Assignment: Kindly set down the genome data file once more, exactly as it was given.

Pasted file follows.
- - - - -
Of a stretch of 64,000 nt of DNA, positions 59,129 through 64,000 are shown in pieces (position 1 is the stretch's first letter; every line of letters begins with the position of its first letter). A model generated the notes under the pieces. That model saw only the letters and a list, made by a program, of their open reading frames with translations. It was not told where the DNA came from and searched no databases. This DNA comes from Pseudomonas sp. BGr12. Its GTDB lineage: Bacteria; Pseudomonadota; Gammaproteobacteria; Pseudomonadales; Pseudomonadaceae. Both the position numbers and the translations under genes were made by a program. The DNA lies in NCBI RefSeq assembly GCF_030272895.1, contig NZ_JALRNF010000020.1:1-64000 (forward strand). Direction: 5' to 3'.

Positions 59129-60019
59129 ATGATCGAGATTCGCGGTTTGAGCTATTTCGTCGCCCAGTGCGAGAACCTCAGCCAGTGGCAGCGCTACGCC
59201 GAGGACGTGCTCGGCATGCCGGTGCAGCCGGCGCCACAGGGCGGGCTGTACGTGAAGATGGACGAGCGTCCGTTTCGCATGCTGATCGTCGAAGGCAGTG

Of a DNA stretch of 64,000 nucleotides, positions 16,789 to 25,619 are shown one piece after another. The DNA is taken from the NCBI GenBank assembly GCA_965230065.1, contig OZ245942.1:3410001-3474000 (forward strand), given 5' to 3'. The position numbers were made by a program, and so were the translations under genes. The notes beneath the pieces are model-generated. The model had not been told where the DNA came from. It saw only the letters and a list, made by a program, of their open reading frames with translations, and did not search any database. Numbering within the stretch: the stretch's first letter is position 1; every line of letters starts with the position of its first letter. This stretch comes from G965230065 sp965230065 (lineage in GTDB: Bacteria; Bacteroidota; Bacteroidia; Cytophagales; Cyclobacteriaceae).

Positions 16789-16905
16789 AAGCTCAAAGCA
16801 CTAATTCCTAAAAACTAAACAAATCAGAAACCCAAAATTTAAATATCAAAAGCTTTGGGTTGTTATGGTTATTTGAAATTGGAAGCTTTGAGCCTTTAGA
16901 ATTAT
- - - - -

Of a stretch of 64,000 nt of DNA, positions 59,129 through 64,000 are shown in pieces (position 1 is the stretch's first letter; every line of letters begins with the position of its first letter). A model generated the notes under the pieces. That model saw only the letters and a list, made by a program, of their open reading frames with translations. It was not told where the DNA came from and searched no databases. This DNA comes from Pseudomonas sp. BGr12. Its GTDB lineage: Bacteria; Pseudomonadota; Gammaproteobacteria; Pseudomonadales; Pseudomonadaceae. Both the position numbers and the translations under genes were made by a program. The DNA lies in NCBI RefSeq assembly GCF_030272895.1, contig NZ_JALRNF010000020.1:1-64000 (forward strand). Direction: 5' to 3'.

Positions 59129-60019
59129 ATGATCGAGATTCGCGGTTTGAGCTATTTCGTCGCCCAGTGCGAGAACCTCAGCCAGTGGCAGCGCTACGCC
59201 GAGGACGTGCTCGGCATGCCGGTGCAGCCGGCGCCACAGGGCGGGCTGTACGTGAAGATGGACGAGCGTCCGTTTCGCATGCTGATCGTCGAAGGCAGTG

Of a DNA stretch of 64,000 nucleotides, positions 16,789 to 25,619 are shown one piece after another. The DNA is taken from the NCBI GenBank assembly GCA_965230065.1, contig OZ245942.1:3410001-3474000 (forward strand), given 5' to 3'. The position numbers were made by a program, and so were the translations under genes. The notes beneath the pieces are model-generated. The model had not been told where the DNA came from. It saw only the letters and a list, made by a program, of their open reading frames with translations, and did not search any database. Numbering within the stretch: the stretch's first letter is position 1; every line of letters starts with the position of its first letter. This stretch comes from G965230065 sp965230065 (lineage in GTDB: Bacteria; Bacteroidota; Bacteroidia; Cytophagales; Cyclobacteriaceae).

Positions 16789-16905
16789 AAGCTCAAAGCA
16801 CTAATTCCTAAAAACTAAACAAATCAGAAACCCAAAATTTAAATATCAAAAGCTTTGGGTTGTTATGGTTATTTGAAATTGGAAGCTTTGAGCCTTTAGA
16901 ATTAT